Wednesday, February 10, 2010

Travel: An Overlooked Gem in Alabama

Travel: A Gem in Alabama


I have previously suggested trips to distant lands in Asia and Africa in this series. You may recoil at the time, effort, and expense needed to reach those places. You have no such excuse with respect to today’s posting. It surprises me that so few of my acquaintances have ever been to what I regard as the second best travel destination in Alabama, Tuskegee University.

Booker T. Washington was an amazing man. He was employed in the late Nineteenth Century to run an impoverished school for Negroes in an unlikely locale in Southeast Alabama. When he completed his work, Tuskegee Institute was one of the finest educational institutions for African American in the United States and remains so today. He had a remarkable ability to raise funds from rich Yankees and Southern white politicians. He also became the primary spokesman for African Americans during the first two decades of the Twentieth Century.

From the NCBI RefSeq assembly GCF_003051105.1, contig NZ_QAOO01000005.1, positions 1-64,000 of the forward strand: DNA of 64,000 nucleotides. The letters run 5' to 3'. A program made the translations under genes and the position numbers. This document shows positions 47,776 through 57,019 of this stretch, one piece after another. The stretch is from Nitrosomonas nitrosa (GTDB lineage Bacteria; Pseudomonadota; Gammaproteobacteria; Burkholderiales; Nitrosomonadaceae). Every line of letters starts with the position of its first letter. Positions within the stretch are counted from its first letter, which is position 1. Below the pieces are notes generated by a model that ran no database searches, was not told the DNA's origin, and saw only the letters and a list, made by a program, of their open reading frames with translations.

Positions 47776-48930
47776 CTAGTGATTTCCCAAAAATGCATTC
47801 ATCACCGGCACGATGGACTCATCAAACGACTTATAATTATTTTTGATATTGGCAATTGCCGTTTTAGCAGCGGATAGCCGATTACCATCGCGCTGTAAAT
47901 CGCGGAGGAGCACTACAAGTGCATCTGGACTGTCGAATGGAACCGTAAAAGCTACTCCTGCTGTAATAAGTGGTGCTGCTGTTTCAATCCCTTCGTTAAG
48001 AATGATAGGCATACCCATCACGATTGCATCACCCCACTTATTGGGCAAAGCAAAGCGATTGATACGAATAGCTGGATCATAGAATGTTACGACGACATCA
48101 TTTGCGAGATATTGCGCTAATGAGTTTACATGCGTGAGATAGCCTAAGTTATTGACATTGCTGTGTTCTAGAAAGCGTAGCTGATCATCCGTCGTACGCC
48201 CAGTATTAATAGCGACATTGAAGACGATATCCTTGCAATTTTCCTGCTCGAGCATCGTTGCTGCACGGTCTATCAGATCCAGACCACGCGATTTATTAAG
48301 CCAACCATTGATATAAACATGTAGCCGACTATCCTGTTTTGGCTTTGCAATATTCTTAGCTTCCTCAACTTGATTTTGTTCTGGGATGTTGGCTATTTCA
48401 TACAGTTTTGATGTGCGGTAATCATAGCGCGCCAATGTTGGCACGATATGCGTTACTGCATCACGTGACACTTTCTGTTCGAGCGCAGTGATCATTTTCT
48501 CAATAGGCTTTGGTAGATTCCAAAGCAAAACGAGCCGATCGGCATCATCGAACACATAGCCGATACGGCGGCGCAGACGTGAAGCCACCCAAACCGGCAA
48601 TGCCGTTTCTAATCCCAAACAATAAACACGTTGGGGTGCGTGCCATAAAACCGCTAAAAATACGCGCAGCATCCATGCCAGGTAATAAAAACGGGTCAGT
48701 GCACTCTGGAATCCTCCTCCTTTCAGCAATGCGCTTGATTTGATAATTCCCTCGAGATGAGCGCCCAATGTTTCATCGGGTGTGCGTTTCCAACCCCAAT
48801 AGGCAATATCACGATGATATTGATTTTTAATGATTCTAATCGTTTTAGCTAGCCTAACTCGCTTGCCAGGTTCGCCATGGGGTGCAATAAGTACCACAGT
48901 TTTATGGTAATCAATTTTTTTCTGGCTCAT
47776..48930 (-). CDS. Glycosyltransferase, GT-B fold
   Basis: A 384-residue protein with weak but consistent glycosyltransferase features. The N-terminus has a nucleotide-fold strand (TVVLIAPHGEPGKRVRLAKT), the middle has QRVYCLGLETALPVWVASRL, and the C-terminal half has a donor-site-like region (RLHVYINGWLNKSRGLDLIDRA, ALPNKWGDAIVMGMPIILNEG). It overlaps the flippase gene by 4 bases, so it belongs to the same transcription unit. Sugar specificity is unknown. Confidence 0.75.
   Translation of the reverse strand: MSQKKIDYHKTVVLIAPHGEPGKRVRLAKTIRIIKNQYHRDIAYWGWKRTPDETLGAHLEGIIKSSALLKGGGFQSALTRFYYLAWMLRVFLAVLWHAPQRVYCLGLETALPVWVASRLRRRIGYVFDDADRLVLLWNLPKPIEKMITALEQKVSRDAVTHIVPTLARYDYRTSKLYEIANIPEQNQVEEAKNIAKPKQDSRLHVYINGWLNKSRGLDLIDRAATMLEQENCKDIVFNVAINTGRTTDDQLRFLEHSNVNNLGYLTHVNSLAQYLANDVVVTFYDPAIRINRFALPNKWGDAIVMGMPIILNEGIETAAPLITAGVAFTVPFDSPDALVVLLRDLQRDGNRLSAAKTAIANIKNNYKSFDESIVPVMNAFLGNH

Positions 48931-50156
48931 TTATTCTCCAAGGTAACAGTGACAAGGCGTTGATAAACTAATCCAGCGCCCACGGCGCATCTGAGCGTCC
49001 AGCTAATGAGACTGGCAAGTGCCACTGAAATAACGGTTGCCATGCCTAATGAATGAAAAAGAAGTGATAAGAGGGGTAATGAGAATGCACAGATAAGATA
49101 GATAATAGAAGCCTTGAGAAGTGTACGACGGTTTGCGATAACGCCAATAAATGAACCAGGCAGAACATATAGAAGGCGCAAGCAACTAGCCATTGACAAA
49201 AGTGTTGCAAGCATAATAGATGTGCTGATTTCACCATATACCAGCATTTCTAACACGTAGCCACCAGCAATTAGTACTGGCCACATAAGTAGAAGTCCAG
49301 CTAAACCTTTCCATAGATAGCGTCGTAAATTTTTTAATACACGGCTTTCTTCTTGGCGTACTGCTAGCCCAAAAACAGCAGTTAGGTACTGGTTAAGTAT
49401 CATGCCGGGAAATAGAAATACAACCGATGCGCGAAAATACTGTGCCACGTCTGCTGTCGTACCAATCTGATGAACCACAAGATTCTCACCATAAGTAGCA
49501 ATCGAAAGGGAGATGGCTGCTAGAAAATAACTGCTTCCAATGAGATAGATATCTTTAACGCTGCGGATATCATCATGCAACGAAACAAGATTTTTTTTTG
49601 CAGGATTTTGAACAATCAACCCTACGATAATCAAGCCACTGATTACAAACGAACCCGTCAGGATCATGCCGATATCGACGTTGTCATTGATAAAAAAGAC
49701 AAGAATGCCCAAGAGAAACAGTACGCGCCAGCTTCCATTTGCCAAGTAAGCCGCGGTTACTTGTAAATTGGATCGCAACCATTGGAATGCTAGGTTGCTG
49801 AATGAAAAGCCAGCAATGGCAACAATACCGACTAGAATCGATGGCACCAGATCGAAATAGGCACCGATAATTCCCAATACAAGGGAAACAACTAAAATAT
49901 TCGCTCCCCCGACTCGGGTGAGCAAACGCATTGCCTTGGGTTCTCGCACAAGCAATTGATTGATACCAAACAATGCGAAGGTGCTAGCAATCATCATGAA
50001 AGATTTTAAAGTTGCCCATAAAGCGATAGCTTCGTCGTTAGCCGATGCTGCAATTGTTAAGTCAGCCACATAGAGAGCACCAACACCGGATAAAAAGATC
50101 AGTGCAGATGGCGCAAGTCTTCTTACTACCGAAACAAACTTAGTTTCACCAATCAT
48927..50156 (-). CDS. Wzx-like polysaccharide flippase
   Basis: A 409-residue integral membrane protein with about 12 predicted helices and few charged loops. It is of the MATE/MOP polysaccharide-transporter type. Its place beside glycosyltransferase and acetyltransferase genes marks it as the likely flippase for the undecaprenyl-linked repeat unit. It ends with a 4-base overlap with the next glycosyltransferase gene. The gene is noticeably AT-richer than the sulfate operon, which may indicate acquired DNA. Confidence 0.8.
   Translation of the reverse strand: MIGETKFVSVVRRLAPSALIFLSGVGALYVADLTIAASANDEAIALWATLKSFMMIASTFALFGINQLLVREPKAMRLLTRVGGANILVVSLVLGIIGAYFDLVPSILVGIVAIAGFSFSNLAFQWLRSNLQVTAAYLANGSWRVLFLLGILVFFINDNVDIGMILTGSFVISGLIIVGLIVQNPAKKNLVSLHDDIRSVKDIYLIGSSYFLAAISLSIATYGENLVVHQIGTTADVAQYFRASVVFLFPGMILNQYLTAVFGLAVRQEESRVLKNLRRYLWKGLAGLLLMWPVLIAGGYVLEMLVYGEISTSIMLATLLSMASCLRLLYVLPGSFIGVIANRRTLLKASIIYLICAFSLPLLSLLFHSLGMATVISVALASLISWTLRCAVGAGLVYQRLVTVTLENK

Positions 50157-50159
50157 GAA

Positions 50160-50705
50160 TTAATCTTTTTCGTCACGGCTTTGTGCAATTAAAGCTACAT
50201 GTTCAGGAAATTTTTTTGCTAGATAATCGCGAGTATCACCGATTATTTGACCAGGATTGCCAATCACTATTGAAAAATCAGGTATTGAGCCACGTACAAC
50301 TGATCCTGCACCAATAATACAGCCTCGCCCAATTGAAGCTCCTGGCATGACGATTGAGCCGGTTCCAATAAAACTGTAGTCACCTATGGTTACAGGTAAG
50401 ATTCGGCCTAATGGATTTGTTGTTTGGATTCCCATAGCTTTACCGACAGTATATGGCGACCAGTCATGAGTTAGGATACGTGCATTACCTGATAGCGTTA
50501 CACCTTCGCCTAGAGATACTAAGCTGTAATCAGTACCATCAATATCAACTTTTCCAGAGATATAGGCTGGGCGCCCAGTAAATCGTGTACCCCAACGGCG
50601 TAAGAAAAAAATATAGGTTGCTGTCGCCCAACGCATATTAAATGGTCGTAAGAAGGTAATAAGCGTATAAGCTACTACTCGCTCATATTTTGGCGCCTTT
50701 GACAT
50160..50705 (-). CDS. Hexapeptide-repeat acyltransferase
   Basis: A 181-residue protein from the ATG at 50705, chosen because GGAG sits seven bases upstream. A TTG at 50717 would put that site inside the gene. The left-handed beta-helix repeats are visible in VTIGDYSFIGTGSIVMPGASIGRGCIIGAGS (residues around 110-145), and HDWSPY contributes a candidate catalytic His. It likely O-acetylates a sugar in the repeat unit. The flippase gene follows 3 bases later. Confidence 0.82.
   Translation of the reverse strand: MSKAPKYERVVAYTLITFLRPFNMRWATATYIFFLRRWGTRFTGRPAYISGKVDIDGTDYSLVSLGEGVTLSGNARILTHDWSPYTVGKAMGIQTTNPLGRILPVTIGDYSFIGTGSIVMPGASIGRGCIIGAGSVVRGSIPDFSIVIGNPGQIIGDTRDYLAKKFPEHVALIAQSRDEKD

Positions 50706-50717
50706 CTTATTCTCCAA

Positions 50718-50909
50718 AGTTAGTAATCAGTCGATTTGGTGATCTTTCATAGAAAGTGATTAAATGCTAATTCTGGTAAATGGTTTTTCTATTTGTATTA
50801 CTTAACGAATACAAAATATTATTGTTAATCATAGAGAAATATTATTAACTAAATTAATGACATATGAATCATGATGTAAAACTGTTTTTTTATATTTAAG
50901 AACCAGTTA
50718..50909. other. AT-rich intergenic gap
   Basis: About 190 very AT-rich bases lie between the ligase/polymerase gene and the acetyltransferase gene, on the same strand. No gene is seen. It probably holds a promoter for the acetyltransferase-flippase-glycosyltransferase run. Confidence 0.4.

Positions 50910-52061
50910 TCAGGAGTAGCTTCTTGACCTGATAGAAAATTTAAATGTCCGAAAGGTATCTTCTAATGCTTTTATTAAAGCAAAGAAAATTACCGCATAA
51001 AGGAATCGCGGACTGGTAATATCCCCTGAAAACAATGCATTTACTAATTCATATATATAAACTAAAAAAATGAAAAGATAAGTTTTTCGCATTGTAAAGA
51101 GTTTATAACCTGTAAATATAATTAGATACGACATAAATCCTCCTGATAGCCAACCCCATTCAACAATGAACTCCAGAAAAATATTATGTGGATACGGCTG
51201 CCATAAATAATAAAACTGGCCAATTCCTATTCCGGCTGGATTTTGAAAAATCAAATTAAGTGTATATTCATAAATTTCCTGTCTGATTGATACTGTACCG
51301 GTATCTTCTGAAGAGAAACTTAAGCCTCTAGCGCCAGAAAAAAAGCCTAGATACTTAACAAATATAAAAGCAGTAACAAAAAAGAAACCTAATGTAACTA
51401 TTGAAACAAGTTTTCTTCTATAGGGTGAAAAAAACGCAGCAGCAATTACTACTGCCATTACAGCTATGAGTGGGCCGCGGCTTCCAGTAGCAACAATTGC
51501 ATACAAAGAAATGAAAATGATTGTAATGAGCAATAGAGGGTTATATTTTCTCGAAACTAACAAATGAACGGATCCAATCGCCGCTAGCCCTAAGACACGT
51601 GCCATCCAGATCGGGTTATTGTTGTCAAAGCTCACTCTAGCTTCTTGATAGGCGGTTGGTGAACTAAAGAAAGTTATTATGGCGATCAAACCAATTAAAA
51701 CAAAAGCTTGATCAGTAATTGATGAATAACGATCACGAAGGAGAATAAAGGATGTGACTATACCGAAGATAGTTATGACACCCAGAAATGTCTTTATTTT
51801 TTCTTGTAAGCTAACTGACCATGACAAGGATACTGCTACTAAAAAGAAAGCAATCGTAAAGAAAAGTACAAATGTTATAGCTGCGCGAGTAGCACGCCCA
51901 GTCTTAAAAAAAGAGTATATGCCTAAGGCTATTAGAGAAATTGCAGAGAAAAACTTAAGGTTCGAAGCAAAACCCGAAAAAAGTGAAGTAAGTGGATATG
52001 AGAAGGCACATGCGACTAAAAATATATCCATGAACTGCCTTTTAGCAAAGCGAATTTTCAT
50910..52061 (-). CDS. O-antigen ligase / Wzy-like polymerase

Tuskegee University campus remains a reflection of the man, Booker T. Washington. He believed that true liberation to the black man would come from education, particularly education that qualified his graduates to have the skills necessary to be gainfully employed. His students constructed the early buildings on the campus out of materials that they had manufactured themselves. These buildings remain today. They are simply designed but an eloquent statement of the history of the school

Monty and I visited Tuskegee primarily to see the “Singing Windows,” portraying various Negro Spirituals. It is probably the best known window in the state. The window was nice enough, but I was stunned by the chapel itself. The old chapel had burned down and the new one was designed by the famous architect and Auburn graduate, Paul Rudulph. It is the most impressive contemporary building I have seen in Alabama, and there are few that can match it anywhere.

Other sites well worth the trip are the Booker T. Washington-George Washington Carver museum. We saw the movie on Booker T. Washington, and it is well worth the twenty minutes or so. Washington’s home is now on display on the campus. The airport where the Tuskegee Airmen were trained during World War is a few miles out of town. One of those flyers, Chappie Hayes, a Tuskegee graduate, became the first African American General in the Air Force. I had the privilege of hearing him speak at the Birmingham Rotary Club in the early seventies, where he received a rarely bestowed standing ovation.

Spend a day at Tuskegee and you will not regret it.

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